Diseases & Conditions

Asthma in Children

Parents often have the urge to limit the physical activities of a child with asthma. But Cleveland Clinic allergists advise parents to resist the urge. Regular exercise can improve your child’s airway function.

With appropriate asthma medication, children can participate in many sports and activities. According to the American Academy of Allergy, Asthma and Immunology, activities less likely to trigger asthma include swimming, leisure biking, walking, hiking and free downhill skiing.

Team sports requiring short bursts of energy such as baseball, football, wrestling, golf, gymnastics and short-distance track and field events also are good for asthmatic kids.

Sports that call for continuous exercise and/or cold-air exposure are more likely to trigger asthma, including soccer, basketball, field hockey, long-distance running, cross-country skiing and ice hockey.

Allergists urge parents to supply a child’s physical education teacher and coaches with:

  • a list of the medications your child needs and how they’re used the warning signs of an asthma attack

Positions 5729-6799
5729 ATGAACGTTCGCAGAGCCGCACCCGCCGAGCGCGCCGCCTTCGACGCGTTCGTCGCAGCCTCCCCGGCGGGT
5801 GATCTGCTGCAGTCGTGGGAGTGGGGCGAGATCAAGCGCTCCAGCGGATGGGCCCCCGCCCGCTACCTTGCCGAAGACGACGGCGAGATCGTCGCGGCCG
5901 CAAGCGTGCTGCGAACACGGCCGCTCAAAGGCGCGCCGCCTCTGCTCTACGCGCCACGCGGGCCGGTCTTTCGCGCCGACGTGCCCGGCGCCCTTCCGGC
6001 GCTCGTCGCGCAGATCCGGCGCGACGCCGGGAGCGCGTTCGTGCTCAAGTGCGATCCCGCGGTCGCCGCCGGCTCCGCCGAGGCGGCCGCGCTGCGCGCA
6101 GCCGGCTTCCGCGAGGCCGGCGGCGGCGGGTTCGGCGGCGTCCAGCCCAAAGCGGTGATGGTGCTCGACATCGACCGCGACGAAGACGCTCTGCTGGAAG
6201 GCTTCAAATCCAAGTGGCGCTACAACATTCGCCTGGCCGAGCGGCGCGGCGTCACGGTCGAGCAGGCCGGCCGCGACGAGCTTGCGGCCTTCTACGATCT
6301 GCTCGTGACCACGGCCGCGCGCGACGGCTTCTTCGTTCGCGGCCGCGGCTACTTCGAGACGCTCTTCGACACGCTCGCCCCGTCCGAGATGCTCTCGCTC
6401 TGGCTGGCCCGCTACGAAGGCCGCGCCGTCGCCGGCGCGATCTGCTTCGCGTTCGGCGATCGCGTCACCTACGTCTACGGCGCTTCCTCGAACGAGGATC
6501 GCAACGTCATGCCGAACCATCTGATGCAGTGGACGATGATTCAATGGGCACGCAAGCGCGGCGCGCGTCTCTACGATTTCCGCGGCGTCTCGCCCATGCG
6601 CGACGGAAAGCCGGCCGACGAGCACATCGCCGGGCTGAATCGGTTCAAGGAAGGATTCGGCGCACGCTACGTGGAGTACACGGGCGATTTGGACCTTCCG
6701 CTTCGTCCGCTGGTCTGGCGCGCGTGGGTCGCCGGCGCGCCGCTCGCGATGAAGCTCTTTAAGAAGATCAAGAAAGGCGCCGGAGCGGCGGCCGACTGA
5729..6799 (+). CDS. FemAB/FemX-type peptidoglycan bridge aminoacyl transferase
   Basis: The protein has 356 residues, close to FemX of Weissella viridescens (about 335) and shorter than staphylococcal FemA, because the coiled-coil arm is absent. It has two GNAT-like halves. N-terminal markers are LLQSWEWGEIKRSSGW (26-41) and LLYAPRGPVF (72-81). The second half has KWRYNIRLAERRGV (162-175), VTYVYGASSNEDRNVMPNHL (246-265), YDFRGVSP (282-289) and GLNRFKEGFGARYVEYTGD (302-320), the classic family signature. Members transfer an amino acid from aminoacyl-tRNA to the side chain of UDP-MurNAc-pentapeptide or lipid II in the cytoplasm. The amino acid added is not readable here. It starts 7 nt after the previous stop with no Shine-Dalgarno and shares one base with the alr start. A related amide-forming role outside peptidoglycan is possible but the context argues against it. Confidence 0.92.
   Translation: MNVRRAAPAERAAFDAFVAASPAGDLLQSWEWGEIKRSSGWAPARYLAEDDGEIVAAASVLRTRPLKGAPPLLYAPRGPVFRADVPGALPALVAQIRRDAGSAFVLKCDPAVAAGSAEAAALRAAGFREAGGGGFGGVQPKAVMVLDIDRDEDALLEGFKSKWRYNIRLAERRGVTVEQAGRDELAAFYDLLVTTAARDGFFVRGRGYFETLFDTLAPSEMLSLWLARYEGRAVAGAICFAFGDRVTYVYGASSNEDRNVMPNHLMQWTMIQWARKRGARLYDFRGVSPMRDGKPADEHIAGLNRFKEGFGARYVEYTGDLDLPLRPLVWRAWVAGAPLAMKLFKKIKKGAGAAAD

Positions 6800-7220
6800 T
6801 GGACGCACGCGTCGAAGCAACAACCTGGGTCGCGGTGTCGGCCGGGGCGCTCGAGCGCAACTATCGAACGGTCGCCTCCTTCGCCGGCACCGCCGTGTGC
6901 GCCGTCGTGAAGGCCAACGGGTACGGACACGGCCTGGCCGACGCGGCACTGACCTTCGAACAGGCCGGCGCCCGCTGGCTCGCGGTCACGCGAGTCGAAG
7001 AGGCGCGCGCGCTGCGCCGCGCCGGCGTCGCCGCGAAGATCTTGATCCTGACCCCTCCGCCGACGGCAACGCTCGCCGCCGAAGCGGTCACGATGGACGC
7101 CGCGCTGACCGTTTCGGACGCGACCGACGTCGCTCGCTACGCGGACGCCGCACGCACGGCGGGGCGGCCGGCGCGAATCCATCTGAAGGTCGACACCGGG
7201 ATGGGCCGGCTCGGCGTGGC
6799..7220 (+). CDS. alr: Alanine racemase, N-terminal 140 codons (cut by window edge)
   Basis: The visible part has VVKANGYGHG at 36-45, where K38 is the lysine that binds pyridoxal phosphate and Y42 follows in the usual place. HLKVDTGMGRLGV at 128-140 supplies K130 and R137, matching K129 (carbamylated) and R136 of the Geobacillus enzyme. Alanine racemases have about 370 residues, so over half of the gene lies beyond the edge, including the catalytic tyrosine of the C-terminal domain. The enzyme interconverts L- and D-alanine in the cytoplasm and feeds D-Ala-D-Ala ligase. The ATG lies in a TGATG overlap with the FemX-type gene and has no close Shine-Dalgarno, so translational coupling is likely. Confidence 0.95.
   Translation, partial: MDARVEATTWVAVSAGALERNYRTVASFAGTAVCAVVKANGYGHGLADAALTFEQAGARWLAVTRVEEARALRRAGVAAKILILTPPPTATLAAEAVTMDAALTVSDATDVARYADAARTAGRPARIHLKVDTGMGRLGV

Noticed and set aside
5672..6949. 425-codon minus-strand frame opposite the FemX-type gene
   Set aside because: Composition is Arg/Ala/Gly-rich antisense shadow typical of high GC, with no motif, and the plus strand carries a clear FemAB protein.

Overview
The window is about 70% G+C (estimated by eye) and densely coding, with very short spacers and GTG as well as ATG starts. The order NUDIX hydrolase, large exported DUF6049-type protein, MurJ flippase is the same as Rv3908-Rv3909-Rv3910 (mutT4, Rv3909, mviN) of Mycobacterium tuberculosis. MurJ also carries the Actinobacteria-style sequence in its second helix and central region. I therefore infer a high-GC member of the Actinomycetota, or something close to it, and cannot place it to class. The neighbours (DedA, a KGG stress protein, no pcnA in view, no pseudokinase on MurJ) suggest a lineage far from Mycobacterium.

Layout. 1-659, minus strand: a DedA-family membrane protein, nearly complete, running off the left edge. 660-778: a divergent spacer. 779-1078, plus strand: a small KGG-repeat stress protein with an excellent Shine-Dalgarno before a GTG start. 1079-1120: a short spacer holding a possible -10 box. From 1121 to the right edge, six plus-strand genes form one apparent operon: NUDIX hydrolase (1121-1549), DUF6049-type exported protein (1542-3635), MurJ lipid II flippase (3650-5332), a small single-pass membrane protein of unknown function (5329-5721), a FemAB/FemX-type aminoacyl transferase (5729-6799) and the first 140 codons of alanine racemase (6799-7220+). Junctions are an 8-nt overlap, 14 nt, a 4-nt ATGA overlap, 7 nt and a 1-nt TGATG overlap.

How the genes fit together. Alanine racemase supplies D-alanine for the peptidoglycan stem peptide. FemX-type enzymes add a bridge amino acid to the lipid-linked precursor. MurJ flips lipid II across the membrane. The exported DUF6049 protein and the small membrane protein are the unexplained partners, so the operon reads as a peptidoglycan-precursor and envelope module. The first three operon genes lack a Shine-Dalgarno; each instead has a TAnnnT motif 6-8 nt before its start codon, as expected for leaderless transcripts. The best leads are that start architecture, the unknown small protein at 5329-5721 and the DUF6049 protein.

• asthma prevention techniques like proper warm-ups and cool-downs
  • a copy of your child’s asthma management plan

Tips to control asthma symptoms when exercising:

  • Always use your pre-exercise inhaled medications before beginning exercise
  • Perform warm-up exercises and maintain an appropriate cool-down period after exercise
  • If the weather is cold, exercise indoors or wear a mask or scarf over your nose and mouth
  • Avoid exercising outdoors when pollen counts are high (if you have allergies) and when there is high air pollution
  • Restrict exercise when you have a viral infection
  • Exercise at a level that is appropriate for you

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This information is provided by the Cleveland Clinic and is not intended to replace the medical advice of your doctor or health care provider. Please consult your health care provider for advice about a specific medical condition.